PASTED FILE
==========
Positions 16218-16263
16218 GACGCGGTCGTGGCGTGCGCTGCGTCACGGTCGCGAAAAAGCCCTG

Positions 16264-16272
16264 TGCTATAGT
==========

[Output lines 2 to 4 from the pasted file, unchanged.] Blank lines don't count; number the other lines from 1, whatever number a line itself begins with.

16218 GACGCGGTCGTGGCGTGCGCTGCGTCACGGTCGCGAAAAAGCCCTG

Positions 16264-16272
16264 TGCTATAGT